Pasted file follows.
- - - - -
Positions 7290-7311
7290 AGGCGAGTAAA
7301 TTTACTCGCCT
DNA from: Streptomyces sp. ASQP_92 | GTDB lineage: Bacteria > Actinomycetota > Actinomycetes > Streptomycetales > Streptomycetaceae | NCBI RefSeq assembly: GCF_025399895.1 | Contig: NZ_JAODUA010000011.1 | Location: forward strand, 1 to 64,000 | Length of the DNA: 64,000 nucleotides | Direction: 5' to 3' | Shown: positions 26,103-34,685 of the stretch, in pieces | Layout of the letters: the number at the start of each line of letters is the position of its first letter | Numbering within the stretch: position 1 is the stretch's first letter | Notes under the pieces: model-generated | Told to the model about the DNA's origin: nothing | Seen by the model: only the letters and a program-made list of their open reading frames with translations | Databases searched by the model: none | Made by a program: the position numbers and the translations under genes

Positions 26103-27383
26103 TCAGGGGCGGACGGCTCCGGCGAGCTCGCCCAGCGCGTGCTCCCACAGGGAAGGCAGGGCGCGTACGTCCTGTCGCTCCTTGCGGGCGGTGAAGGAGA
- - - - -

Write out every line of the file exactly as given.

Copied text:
Positions 7290-7311
7290 AGGCGAGTAAA
7301 TTTACTCGCCT
DNA from: Streptomyces sp. ASQP_92 | GTDB lineage: Bacteria > Actinomycetota > Actinomycetes > Streptomycetales > Streptomycetaceae | NCBI RefSeq assembly: GCF_025399895.1 | Contig: NZ_JAODUA010000011.1 | Location: forward strand, 1 to 64,000 | Length of the DNA: 64,000 nucleotides | Direction: 5' to 3' | Shown: positions 26,103-34,685 of the stretch, in pieces | Layout of the letters: the number at the start of each line of letters is the position of its first letter | Numbering within the stretch: position 1 is the stretch's first letter | Notes under the pieces: model-generated | Told to the model about the DNA's origin: nothing | Seen by the model: only the letters and a program-made list of their open reading frames with translations | Databases searched by the model: none | Made by a program: the position numbers and the translations under genes

Positions 26103-27383
26103 TCAGGGGCGGACGGCTCCGGCGAGCTCGCCCAGCGCGTGCTCCCACAGGGAAGGCAGGGCGCGTACGTCCTGTCGCTCCTTGCGGGCGGTGAAGGAGA